WHEP update from Lorenzo Miniero (Meetcheo)
Lorenzo explains how WHIP and WHEP both play a quite important role in the future of WebRTC-based broadcasting. I always find his writing concise to read and as importantly fun.
- WHIP (WebRTC-HTTP ingestion protocol) is a protocol that was conceived to facilitate the process of media ingestion via WebRTC, something that in “traditional” broadcasting is usually done by means of protocols like RTMP. Which is what I use for my live broadcasts on YT.
- WHEP (WebRTC-HTTP Egress Protocol), on the other end, takes care of the distribution process, that is how to ensure viewers and subscribers can consume a stream via WebRTC instead.
Although it’s not mandatory for both of them to be used at the same time (WHIP could feed stream only consumed via HLS, or WHEP could be used to consume streams fed using other means), combining WHIP and WHEP is indeed the easiest way of getting ultra-low latency broadcasting of your streams, since WebRTC would be used on both ends. That can be huge in contexts where the lowest latency possible is important, like the broadcasting of live sport events, betting, gaming, etc.
That said, while work on WHIP is basically done, and an RFC may be ready soon, work on WHEP has just started: it’s not even a working group document yet. In its short life, there have already been some major changes in its design (some of which, spoiler alert, I’m totally unhappy about), and it’s likely that in the next few iterations it will change even more. As such, I thought I’d spend a few words on where we started and where we’re at, with a few considerations on the prototype work I’m doing on the protocol.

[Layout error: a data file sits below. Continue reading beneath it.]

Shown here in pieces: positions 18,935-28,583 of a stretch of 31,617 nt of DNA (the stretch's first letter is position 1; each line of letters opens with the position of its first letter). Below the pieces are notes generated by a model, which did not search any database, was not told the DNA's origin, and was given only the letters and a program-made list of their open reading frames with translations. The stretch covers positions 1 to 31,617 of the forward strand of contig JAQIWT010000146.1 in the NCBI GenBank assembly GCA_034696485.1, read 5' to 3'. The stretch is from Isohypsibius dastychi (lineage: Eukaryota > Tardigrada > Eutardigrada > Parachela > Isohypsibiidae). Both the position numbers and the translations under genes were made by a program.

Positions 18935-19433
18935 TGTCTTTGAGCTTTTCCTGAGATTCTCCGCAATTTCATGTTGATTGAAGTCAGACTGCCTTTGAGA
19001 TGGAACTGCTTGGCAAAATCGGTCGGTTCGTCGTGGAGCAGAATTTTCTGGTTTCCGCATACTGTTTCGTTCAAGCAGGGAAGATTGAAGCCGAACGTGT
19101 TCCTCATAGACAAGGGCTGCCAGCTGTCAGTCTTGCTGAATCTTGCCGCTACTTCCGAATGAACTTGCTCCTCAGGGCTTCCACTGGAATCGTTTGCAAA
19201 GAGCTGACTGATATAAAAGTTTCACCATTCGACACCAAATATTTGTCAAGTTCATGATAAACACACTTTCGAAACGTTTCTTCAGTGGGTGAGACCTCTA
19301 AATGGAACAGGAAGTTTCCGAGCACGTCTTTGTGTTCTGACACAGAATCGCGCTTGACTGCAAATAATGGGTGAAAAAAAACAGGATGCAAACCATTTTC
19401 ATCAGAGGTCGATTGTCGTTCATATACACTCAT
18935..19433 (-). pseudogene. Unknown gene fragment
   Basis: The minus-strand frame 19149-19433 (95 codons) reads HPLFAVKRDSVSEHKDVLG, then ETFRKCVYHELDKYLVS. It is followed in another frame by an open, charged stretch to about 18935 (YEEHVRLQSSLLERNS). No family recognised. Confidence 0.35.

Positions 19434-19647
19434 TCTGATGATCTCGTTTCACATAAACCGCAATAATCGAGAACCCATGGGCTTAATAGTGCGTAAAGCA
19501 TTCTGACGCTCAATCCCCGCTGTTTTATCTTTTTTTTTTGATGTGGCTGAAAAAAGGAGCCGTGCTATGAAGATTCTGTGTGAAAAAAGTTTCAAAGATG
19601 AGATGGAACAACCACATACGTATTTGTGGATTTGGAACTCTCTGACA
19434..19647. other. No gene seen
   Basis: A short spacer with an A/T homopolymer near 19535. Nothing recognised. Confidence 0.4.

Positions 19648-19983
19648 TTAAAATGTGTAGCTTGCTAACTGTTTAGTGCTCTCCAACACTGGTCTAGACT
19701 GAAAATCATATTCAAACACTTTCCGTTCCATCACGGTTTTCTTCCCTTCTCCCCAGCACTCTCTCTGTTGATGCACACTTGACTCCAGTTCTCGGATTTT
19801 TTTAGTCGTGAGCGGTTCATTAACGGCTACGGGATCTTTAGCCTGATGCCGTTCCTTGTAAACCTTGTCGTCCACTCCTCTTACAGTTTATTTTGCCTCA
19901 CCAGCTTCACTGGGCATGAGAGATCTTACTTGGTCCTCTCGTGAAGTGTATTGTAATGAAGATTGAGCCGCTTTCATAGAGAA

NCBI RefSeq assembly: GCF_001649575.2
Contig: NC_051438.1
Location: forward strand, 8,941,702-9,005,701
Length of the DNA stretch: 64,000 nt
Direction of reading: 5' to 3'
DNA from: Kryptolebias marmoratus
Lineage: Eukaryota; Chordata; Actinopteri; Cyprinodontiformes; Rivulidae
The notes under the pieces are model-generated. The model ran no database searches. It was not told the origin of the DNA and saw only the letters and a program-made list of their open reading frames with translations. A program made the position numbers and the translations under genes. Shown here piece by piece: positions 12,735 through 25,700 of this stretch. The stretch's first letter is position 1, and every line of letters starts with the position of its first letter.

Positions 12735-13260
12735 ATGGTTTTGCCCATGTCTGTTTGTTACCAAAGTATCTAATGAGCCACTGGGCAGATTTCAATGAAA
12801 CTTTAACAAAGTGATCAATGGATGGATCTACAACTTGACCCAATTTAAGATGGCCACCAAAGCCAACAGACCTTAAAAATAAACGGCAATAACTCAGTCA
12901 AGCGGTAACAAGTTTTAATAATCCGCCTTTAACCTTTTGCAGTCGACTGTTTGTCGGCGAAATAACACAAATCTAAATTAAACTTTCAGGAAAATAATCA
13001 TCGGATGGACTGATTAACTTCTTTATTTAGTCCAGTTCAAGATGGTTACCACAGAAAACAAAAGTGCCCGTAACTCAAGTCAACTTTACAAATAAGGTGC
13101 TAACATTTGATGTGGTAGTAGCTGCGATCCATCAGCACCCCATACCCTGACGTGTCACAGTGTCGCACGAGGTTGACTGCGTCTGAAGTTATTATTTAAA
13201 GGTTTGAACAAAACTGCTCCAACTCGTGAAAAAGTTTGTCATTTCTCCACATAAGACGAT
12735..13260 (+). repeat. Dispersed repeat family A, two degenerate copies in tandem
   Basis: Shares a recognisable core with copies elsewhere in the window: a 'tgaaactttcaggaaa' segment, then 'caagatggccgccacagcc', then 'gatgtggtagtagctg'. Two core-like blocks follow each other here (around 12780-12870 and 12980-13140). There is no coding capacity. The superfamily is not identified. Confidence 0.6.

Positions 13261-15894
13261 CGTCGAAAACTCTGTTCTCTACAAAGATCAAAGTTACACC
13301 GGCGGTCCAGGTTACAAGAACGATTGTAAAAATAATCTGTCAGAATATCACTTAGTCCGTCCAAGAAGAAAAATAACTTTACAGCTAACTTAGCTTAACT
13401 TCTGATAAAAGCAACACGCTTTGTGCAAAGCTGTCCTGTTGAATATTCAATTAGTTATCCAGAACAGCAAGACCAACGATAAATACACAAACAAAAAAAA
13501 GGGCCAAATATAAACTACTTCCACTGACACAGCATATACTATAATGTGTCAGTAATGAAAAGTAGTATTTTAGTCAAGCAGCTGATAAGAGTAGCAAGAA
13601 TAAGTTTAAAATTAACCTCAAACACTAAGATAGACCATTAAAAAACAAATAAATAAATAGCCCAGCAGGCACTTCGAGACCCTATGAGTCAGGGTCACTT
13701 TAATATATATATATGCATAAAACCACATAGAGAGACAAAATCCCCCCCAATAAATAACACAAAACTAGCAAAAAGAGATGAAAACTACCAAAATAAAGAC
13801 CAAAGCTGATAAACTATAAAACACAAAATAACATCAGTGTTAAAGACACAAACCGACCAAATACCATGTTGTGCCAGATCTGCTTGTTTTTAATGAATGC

In a nutshell, WHEP assumed that a client could do either of two things:
- just as in WHIP, originate an SDP offer (stating their intention of receiving specific media), and wait for an answer from the WHEP server, or
- ask the WHEP server to provide an SDP offer instead (with a description of the media session), and then provide the SDP answer in a further exchange.
While this made sense, it also caused a few troubles, since it meant WHEP servers (and clients) could operate in two completely separate modes, basically non interoperable with each other. Without specific guidelines or requirements, this could easily get to a point where some WHEP servers would only implement one, and some WHEP clients would only implement the other, thus causing them not to be able to interoperate, despite them implementing the same specification.
To address this, the latest WHEP specification got rid of one to only remain with a single viable mode. The problem being, IMHO they got rid of the wrong one, which got me quite pissed…